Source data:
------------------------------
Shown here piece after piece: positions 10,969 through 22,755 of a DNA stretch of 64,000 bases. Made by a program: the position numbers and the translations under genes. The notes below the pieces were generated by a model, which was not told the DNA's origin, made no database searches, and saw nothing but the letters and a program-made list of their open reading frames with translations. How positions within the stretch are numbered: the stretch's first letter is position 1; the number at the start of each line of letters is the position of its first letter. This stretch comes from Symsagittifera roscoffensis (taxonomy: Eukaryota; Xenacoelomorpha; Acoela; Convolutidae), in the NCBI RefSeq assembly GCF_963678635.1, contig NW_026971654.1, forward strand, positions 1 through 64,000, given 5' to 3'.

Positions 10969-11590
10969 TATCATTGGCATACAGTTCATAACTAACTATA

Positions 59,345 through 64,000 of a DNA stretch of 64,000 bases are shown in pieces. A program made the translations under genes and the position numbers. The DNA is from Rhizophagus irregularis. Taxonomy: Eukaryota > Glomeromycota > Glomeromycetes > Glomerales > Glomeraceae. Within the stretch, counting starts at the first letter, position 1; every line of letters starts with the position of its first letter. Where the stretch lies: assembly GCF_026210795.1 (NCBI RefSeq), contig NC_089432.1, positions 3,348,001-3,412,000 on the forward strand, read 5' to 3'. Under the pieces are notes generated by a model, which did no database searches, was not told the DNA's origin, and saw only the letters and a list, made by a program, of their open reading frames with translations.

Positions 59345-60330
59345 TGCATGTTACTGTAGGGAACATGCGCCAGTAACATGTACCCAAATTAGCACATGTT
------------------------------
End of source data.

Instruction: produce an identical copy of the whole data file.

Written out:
Shown here piece after piece: positions 10,969 through 22,755 of a DNA stretch of 64,000 bases. Made by a program: the position numbers and the translations under genes. The notes below the pieces were generated by a model, which was not told the DNA's origin, made no database searches, and saw nothing but the letters and a program-made list of their open reading frames with translations. How positions within the stretch are numbered: the stretch's first letter is position 1; the number at the start of each line of letters is the position of its first letter. This stretch comes from Symsagittifera roscoffensis (taxonomy: Eukaryota; Xenacoelomorpha; Acoela; Convolutidae), in the NCBI RefSeq assembly GCF_963678635.1, contig NW_026971654.1, forward strand, positions 1 through 64,000, given 5' to 3'.

Positions 10969-11590
10969 TATCATTGGCATACAGTTCATAACTAACTATA

Positions 59,345 through 64,000 of a DNA stretch of 64,000 bases are shown in pieces. A program made the translations under genes and the position numbers. The DNA is from Rhizophagus irregularis. Taxonomy: Eukaryota > Glomeromycota > Glomeromycetes > Glomerales > Glomeraceae. Within the stretch, counting starts at the first letter, position 1; every line of letters starts with the position of its first letter. Where the stretch lies: assembly GCF_026210795.1 (NCBI RefSeq), contig NC_089432.1, positions 3,348,001-3,412,000 on the forward strand, read 5' to 3'. Under the pieces are notes generated by a model, which did no database searches, was not told the DNA's origin, and saw only the letters and a list, made by a program, of their open reading frames with translations.

Positions 59345-60330
59345 TGCATGTTACTGTAGGGAACATGCGCCAGTAACATGTACCCAAATTAGCACATGTT